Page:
You can also add --graph switch to get a more structured view instead of a plain list.

Please note: dates may not be reliable to track work: some operations will modify history, e.g. a rebase may update the date of old commits to the date of the rebase, squash may keep the oldest date only, a commit date may be modified arbitrarily, etc.


enter image description here

The actions tab has all recent activities done on a repo for all branches.

  • Does this only apply when the repository is mirrored to another via a particular workflow? Nov 22, 2022 at 14:20

The new (May-June 2023) Activity view won't display all commits, but all the "important" one on all branches.


View repository pushes on the new activity view (May. 2023)

We've now made it easier to understand changes to your repositories with the new activity view.
Historically viewing pushes to a repository required contacting GitHub support.
This new activity view gives users with read access the ability to self-serve insights to a repository and all of its changes.

You can access the Activity view from the main page of a repository by clicking "Activity" to the right of the list of files.

https://github.blog/wp-content/uploads/2023/05/241323374-c109aebf-0f27-4770-bcf7-f51b5431990b.png?w=1775  -- Location of activity view link on repo homepage

You can also access the activity view from the Branches page of any repository by clicking on the activity icon.

https://i0.wp.com/user-images.githubusercontent.com/90000203/211119946-d266144e-89c8-483e-bd23-b041c2fdac92.png?w=184&ssl=1 -- Branch activity icon

https://i0.wp.com/github-production-user-asset-6210df.s3.amazonaws.com/90000203/240979106-aad0b0ac-48d5-4cc8-9bd3-06720fcc554a.png?w=1356&ssl=1 -- Activity view

From the activity view you can sort and filter to find exactly what you are looking for.

https://i0.wp.com/user-images.githubusercontent.com/90000203/211120261-1b513637-38c3-4ba0-8983-8abddca6b187.png?w=328&ssl=1 -- Filter activity type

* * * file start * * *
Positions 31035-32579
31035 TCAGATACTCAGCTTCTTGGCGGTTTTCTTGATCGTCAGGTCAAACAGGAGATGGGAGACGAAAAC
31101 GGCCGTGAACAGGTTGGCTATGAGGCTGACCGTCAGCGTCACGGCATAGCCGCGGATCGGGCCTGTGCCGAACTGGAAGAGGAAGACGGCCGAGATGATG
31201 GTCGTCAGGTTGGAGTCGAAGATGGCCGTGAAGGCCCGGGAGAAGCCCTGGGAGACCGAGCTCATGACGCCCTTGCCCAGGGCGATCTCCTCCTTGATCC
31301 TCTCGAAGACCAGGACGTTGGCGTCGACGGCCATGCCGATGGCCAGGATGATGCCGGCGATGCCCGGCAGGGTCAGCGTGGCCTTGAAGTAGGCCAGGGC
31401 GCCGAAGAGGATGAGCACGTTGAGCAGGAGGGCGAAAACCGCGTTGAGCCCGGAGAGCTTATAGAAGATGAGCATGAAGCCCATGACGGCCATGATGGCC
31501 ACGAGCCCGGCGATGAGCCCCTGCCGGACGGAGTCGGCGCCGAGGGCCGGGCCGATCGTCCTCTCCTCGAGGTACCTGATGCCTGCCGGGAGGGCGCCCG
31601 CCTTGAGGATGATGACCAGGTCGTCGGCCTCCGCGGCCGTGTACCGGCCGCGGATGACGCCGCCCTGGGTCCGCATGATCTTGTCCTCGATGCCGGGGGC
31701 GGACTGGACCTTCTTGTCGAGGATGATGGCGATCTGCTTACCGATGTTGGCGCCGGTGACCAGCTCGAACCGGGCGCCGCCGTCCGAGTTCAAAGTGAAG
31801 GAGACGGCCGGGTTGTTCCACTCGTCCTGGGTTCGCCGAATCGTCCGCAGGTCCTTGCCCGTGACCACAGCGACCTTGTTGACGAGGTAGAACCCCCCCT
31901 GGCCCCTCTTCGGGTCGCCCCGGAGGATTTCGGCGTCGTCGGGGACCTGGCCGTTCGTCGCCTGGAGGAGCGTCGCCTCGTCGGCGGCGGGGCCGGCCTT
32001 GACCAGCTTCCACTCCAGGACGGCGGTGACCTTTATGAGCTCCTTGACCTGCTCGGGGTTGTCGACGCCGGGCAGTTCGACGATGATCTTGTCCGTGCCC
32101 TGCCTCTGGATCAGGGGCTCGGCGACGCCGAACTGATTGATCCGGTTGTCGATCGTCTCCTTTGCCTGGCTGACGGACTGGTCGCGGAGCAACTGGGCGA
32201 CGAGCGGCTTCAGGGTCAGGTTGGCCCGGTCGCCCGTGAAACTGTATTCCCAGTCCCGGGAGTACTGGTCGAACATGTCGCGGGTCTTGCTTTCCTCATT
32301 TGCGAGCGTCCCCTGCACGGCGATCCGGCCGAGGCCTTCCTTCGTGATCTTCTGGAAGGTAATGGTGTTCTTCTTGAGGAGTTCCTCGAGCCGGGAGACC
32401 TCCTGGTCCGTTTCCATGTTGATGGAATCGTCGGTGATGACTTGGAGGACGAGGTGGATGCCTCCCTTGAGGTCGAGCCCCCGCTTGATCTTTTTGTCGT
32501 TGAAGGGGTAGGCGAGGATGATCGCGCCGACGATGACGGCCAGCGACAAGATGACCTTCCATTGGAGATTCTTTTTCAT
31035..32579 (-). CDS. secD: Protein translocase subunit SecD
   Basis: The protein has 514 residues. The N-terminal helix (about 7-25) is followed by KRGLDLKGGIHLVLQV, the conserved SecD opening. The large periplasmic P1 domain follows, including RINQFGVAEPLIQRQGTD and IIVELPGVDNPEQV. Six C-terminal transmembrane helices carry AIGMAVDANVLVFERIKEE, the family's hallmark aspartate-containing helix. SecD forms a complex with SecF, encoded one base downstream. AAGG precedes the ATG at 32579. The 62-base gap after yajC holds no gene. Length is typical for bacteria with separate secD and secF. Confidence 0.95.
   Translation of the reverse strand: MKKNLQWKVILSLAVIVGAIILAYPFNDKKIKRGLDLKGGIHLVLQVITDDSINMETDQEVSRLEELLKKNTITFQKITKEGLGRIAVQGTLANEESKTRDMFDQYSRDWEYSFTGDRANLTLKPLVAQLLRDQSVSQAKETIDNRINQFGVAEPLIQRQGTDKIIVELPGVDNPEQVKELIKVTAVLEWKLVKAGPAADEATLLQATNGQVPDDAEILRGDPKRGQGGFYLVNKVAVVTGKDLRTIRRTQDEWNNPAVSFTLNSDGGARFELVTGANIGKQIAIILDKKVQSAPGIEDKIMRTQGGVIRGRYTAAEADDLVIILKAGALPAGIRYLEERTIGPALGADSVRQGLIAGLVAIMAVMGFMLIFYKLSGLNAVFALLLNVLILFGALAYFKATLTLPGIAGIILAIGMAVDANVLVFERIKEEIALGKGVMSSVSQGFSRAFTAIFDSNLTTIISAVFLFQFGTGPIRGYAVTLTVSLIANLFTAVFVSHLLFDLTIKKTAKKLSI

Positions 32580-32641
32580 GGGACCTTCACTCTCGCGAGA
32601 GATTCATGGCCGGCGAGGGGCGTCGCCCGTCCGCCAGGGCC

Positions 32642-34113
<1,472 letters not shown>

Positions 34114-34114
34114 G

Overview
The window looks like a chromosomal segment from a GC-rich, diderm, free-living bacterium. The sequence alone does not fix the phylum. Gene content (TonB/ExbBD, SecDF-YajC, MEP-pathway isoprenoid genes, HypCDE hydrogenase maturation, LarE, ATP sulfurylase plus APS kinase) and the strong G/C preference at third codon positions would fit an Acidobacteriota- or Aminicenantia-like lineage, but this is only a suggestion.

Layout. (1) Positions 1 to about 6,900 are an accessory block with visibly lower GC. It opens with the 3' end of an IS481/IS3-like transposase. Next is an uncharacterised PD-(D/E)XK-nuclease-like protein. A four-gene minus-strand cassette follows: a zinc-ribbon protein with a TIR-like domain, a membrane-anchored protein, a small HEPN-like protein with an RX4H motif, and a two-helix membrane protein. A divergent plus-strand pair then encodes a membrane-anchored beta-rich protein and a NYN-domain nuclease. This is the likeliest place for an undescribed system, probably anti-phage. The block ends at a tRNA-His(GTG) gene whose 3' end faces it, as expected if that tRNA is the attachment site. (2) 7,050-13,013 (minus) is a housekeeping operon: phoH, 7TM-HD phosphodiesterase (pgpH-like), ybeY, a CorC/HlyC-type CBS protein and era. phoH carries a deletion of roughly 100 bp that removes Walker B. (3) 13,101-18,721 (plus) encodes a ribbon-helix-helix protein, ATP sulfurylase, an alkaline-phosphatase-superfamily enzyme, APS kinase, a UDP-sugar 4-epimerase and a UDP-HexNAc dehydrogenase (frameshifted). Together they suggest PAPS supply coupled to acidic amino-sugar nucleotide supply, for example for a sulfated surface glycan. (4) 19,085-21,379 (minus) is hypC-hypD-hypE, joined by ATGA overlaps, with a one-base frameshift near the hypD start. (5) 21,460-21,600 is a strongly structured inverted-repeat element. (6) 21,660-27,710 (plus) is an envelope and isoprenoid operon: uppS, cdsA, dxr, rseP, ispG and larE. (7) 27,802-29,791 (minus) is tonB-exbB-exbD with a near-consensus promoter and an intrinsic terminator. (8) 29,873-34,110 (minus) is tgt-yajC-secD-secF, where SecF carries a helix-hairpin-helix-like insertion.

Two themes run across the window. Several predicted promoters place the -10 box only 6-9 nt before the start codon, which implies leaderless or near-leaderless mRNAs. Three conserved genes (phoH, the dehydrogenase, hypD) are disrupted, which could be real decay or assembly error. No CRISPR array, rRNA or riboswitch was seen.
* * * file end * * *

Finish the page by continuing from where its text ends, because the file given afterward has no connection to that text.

Here is an example of how you could use the activity view to find a force push on a particular branch, and then compare the changes to the repository before and after the push:

https://i0.wp.com/user-images.githubusercontent.com/90000203/213346826-f97017bf-6c3b-4610-b319-1cf48804e911.gif?w=800&ssl=1 -- Screen recording of the activity view

Learn more about the Activity view.

Already using the activity view? We'd love to hear your feedback.


The way I have my repos setup, each developer has a user.git account. I recommend doing the following:

git fetch --all

This fetch updates all the local copies of remote branches but doesn't create new local branches of these tracking remote branches. If you have local branches of all your developer's branches, you will want to run:

git pull --all

So what you need to do is git fetch --all and then git pull --all. I hope this helps.

Lastly, you can also do git remote update which is the same as git fetch --all


I needed to find one specific commit I wrote (regardless of a specific repository, etc.)
and could only remember one word of the corresponding commit message.

Since I couldn't really find a solution that satisfied me, either here or in answers to similar questions
(also, a lot of time has passed since the initial question was posted here by the author and GitHub might have gotten some updates since then).
So I did a bit of research on the GitHub website myself and (with one specific information on the GitHub Docs) found the perfect solution for my case.


Template URL to list all commits of a specific committer on GitHub

→ Simply replace NAME with the specific committer name you are looking for.

So, if anyone else might stumble across the same situation as I did, hopefully this input of mine might help you in the future.


best way to access all commit of a repository is

  1. install app of the GitHub on your PCs
  2. clone repo with that
  3. on the history tab you can find all commit

but you need patient and scroll down on this tab ;) have a good time


Simply run the following command and keep on pressing enter as you see the details of each commit step by step

git log